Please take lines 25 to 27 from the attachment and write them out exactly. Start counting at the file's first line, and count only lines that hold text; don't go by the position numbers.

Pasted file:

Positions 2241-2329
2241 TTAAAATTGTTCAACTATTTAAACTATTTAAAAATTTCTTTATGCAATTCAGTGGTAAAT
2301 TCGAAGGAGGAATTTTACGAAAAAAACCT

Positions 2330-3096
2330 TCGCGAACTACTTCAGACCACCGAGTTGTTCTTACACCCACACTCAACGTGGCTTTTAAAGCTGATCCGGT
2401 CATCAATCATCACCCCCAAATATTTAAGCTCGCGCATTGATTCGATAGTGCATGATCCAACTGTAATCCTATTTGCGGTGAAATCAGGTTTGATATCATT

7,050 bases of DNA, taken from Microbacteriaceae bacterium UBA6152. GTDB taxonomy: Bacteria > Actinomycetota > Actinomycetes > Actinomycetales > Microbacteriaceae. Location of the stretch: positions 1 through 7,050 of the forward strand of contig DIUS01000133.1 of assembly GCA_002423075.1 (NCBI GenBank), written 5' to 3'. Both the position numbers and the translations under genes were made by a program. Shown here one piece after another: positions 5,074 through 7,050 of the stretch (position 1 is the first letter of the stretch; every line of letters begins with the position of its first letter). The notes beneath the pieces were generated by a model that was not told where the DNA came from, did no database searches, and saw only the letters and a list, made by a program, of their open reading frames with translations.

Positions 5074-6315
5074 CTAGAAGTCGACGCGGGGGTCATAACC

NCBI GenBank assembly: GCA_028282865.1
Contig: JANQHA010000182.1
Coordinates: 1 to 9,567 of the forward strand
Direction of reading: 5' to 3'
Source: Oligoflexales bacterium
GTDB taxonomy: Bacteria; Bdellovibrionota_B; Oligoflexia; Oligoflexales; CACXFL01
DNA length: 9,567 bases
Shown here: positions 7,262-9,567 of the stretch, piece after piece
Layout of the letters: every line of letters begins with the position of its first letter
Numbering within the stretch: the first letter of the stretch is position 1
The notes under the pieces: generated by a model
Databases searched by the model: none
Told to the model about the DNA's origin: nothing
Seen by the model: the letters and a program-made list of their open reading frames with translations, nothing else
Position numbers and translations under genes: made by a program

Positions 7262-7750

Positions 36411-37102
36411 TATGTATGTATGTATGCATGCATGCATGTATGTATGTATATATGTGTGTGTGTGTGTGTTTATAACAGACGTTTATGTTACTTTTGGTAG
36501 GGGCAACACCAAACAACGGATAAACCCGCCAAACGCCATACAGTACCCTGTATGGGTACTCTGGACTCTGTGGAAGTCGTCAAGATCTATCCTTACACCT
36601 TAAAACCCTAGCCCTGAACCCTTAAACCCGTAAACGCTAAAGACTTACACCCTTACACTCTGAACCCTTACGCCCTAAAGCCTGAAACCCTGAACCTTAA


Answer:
Positions 7262-7750

Positions 36411-37102
36411 TATGTATGTATGTATGCATGCATGCATGTATGTATGTATATATGTGTGTGTGTGTGTGTTTATAACAGACGTTTATGTTACTTTTGGTAG